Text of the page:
Sunday, July 12, 2009

Use what you have to secure what you have not

This will be my last post under this thread. The conference ended Friday evening with a bunch of my new friends and I heading to a progressive restaurant in downtown Halifax. In just 3 short days I had made numerous friends, one who took me into her home that night (the hostels were all full because Paul McCartney was playing) and the other who spent the Saturday showing me the province's beautiful country-side. This experience could have come from the EWB conference. But instead it came from a gathering of other social entrepreneurs from around the world through the Coady Institute. For me personally, this conference has been an interesting experience of exposure to a network that is not so unlike EWB's. It is a testament to the Coady Institute that they were able to bring 100 intelligent, thoughtful and passionate individuals. I think we, in EWB, could benefit from staying connected to this network.

At the end of the conference I was part of a small-group that discussed how we could better engage youth in the ABCD concept. This was in part because the average age of attendees was around 45.

From the network who was gathered, EWB is one of the leading organisations in Canada that is engaging youth in social justice. We are doing it through an asset-based approach. We start by recognizing the talents in everyone - from a chapter level where individual members are encouraged to find their place in EWB, to EWB's role in development which is built on the analytical skills of engineers but humbly recognizes the limitations that an engineering approach brings to development.

We are also big advocates of the strength and talents of individuals and communities in developing countries. We specifically talk about these people by their abilities to combat the relentless propagation that people in developing countries have tons of NEEDS and that we can help. One participant at the meeting, a baptist minister told a story of getting the people receiving the food to go behind the counter and go the giving. People grow more when they are on the giving side. So if we want individuals in Africa to grow, why to we keep on giving? Does that only help our growth? What I love about our overseas program is that it provides people in Ghana an opportunity to give. We send volunteers to live with families. I often hear volunteers say 'I feel I took more than I received'. This is great! We are swimming up-current when the majority of the development industry encourages people to 'communicate what you don't have - your needs, problems and deficiencies - to secure help from the outside.'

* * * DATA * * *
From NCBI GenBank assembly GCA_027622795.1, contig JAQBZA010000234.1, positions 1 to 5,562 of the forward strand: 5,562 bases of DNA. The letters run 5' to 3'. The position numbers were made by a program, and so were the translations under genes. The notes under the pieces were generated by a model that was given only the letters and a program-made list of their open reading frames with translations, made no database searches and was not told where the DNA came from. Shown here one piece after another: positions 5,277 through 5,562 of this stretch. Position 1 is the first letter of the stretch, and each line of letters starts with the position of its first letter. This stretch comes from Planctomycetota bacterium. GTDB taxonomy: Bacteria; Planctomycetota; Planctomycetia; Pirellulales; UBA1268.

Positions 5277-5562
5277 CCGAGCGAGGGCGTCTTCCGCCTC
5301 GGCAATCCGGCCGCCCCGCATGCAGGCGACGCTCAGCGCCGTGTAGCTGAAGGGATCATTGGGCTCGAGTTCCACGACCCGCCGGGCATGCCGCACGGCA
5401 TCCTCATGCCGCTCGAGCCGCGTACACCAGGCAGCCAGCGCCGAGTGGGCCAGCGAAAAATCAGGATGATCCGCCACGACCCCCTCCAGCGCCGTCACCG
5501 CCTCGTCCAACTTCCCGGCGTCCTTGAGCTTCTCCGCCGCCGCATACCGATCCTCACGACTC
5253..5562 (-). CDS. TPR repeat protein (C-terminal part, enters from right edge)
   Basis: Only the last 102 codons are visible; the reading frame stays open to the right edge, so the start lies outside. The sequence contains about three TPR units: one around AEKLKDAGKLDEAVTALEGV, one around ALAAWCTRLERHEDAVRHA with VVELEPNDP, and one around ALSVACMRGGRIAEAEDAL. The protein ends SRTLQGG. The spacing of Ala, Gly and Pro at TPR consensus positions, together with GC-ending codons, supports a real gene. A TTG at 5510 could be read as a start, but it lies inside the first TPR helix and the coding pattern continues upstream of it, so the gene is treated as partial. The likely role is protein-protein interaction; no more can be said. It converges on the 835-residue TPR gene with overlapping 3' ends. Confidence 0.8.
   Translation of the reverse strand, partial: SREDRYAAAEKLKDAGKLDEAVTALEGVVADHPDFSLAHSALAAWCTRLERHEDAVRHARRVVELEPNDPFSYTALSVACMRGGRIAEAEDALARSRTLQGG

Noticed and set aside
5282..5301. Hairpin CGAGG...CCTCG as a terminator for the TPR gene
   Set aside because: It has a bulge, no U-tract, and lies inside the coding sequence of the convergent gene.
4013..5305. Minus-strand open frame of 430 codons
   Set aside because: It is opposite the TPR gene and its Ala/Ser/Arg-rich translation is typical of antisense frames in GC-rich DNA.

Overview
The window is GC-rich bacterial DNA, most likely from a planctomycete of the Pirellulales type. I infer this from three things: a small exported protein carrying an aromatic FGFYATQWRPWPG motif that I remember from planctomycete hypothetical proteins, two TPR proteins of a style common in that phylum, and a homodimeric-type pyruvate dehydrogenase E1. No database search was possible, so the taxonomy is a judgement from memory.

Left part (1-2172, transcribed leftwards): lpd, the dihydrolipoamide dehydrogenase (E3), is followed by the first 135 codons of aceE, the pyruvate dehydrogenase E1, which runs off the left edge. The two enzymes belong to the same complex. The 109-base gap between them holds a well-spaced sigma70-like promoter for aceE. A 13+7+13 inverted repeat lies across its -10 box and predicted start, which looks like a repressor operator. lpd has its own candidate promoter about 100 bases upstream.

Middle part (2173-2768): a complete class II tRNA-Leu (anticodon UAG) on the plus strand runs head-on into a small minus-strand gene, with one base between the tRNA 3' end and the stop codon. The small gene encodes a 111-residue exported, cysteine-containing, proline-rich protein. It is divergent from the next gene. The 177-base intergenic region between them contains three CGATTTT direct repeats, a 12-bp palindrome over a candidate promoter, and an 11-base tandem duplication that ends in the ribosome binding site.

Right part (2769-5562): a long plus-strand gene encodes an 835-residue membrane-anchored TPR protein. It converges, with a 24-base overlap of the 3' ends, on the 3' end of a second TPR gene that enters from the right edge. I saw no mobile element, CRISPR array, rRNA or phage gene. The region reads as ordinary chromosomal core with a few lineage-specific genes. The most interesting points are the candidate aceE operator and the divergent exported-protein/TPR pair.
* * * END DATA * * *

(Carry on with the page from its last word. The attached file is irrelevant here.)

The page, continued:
For the second half of ABCD, the citizen-led development, I think EWB understands this. With our new distributed model of an organisation, we strive to embody pushing as much power as possible down. Or rather, not taking the power away from those who are closest to the ground. This concept comes through Robert Chamber's books quite strongly - Who's Reality Counts, Putting the Last First, Putting the First Last.

Around the 'CD' there seems to be two definitions. One: citizen-led development, the other community development. I do think that EWB differs from the latter in that we don't see communities as homogeneous entities. We see them as having power disparities. We see that jealousy can sometimes prevent a community from cooperating.

My biggest recommendation for us within EWB, is to look at our work with a stronger asset-based lens. For example, with new members, we need to leverage their strengths better. With our work in Africa, we need to learn how to encourage our partners and us to start with what communities are able to do and move from there. This is a shift that I'm increasingly seeing is important to make with MoFA. One of the MoFA volunteers, Suzanne Fish, worked with 20 field staff in Upper West Region of Ghana to develop new ways of working with field staff that recognize that technologies don't need to come from research institutions but that farmers are able to innovate.

A life lesson I took away from this conference: label people more by what they are able to do than what they are disabled to do and they'll accomplish a lot more.

1 comment:

Hans said...

Reminds me of a quote: "If we treat people as they are, we make them worse. If we treat people as they ought to be, we help them become what they are capable of becoming." (Goethe)

Not quite perfect, but I like the sentiment behind it. Interesting to hear about the Coady Institute network.